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ArcelorMittal steel in world’s first floating windfarm

The world’s first floating offshore windfarm – off the east coast of Scotland – will feature some 5,300 tonnes of ArcelorMittal heavy plate. 

Produced in Gijón, Spain, the ArcelorMittal naval heavy plates in grades NV36D and NV36E will be used to construct the windfarm’s five floating structures, which will be located at Buchan Deep – some 25 km east of Peterhead.   

Joint venture Navantia-Windar selected ArcelorMittal as its steel supplier for the project because the company offered several key customer benefits. The contract was awarded by Statoil subsidiary Hywind Scotland Ltd.

Luis Rodríguez Hevia, of ArcelorMittal Asturias’ commercial department, said: “Several factors made ArcelorMittal the ideal supplier for this project: our proximity to the customer’s premises, our short delivery times, the quality of our steels, and our ability to react quickly to the unforeseen challenges that are possible with a project of this size and scale”.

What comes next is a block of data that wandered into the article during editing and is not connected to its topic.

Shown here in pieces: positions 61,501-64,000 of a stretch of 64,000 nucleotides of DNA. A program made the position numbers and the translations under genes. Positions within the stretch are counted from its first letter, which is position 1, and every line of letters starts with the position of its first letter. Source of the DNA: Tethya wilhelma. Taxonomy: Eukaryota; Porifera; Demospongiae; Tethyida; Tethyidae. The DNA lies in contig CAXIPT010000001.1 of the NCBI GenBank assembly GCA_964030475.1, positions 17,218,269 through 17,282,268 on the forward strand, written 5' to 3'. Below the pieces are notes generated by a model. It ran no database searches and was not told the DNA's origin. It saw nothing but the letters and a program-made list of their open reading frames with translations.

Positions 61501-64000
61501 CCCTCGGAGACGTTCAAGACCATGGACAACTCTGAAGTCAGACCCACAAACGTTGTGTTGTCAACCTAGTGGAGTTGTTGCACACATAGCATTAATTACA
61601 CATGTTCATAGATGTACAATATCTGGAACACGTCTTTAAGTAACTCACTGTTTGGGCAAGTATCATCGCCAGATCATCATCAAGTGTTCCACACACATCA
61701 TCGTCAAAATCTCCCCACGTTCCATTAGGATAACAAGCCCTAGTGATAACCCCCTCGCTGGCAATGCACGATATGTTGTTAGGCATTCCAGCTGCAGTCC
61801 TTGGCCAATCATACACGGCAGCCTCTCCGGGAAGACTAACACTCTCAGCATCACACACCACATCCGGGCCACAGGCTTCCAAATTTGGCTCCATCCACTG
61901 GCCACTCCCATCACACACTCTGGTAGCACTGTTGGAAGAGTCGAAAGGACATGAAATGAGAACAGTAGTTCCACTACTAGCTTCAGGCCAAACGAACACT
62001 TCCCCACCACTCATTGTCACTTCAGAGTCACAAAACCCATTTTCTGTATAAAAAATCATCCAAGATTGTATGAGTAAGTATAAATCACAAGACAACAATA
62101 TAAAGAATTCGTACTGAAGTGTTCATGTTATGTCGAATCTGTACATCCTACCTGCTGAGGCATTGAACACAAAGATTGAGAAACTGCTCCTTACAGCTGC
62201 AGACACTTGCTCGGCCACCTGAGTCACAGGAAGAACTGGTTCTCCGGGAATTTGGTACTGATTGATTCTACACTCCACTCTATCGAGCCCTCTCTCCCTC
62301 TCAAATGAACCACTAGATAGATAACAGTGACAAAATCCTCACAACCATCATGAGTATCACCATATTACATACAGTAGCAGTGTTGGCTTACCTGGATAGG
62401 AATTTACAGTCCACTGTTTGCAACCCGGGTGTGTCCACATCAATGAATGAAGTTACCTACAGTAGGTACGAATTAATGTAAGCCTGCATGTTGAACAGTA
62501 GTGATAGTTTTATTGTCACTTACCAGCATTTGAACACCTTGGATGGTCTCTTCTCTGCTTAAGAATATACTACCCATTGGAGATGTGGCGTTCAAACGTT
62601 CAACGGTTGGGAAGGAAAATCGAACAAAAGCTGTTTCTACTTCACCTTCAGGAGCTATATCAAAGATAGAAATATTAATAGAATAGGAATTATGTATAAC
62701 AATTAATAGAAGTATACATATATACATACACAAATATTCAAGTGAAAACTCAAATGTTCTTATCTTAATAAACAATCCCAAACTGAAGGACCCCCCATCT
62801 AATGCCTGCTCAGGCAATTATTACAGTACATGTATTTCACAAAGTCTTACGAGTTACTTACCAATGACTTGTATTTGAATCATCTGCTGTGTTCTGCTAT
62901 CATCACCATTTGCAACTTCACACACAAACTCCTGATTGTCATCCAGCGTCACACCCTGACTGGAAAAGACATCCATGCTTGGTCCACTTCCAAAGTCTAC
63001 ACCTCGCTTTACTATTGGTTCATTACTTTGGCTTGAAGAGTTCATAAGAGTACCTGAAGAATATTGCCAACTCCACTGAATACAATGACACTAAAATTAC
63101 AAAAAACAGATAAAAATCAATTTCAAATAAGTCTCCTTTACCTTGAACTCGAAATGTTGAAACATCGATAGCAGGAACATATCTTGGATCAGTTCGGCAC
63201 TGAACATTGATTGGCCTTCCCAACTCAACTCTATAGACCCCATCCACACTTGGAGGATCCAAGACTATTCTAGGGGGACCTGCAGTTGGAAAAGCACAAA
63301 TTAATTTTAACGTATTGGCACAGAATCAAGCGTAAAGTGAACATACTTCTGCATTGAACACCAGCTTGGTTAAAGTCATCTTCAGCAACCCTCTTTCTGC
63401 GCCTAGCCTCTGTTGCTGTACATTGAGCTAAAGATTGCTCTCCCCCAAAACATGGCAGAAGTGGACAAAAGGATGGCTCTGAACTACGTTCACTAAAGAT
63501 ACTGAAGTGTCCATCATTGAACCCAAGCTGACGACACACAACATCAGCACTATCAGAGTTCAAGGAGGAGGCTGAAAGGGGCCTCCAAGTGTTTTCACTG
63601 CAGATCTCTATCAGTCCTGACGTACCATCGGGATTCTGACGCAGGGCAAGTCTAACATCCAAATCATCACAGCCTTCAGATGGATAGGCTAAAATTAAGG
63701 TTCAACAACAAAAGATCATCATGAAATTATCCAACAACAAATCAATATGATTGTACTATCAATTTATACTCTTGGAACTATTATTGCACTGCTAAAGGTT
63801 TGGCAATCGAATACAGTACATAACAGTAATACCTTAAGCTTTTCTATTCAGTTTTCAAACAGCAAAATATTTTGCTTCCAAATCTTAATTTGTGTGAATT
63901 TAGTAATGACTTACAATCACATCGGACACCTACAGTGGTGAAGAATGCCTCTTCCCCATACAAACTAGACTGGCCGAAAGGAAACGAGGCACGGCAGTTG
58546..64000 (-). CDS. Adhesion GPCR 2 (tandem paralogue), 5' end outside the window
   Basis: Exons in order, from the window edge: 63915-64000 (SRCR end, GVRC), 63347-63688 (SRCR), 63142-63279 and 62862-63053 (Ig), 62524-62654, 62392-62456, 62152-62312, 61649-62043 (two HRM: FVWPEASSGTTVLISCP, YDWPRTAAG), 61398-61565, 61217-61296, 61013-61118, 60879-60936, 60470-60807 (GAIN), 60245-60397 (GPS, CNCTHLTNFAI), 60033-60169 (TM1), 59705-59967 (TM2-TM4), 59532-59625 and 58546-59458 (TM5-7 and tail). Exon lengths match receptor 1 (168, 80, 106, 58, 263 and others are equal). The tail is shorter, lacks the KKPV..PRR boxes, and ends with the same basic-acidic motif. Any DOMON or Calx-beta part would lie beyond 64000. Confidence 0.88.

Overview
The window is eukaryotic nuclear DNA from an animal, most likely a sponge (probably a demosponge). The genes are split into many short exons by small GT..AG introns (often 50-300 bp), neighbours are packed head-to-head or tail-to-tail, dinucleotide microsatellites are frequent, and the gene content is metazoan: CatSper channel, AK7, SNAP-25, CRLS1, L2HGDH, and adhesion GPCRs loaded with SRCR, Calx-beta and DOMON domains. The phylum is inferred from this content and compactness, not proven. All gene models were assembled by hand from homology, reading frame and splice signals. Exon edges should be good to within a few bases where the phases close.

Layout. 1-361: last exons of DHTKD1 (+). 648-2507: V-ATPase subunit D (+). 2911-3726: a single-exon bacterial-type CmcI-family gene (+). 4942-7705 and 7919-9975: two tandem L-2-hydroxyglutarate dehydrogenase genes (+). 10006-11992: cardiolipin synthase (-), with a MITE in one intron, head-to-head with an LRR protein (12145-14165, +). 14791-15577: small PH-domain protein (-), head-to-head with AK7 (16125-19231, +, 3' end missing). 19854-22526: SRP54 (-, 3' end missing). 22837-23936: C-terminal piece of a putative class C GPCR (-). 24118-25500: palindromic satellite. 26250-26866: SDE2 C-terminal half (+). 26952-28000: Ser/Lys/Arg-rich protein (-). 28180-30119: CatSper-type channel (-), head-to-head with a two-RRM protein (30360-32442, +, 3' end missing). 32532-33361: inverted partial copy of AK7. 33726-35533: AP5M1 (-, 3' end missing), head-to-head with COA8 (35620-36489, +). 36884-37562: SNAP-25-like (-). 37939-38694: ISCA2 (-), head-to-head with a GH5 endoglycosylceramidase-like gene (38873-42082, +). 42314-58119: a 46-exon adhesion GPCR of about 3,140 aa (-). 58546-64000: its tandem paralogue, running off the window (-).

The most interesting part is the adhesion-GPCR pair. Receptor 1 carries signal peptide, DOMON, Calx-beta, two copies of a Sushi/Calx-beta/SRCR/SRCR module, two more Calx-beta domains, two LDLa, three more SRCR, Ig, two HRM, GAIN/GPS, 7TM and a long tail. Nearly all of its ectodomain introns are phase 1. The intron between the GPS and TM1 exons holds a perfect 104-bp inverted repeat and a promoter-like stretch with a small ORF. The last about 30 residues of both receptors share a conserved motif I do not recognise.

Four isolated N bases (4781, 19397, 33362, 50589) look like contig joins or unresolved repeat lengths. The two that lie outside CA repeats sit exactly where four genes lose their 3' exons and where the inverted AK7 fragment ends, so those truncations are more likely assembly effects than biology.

Weighing 3,500 tonnes, and measuring 14.4m at their widest point, the windfarm structures are large steel cylinders that extend some 100m beneath the sea surface – each attached to the seabed in a mooring system.

Composed of a series of ring sections with internal reinforcements, each structure comprises two watertight compartments. The lower compartment was designed to provide floating stability in severe weather conditions, holding a ballast of water and rocks. 

Delivery of the heavy plate by ArcelorMittal’s Gijón site began in December 2015 and will be completed in May 2016. 

Construction of the windfarm began in January this year and will require around 450,000 hours of work.

Image credit: Ian Dick

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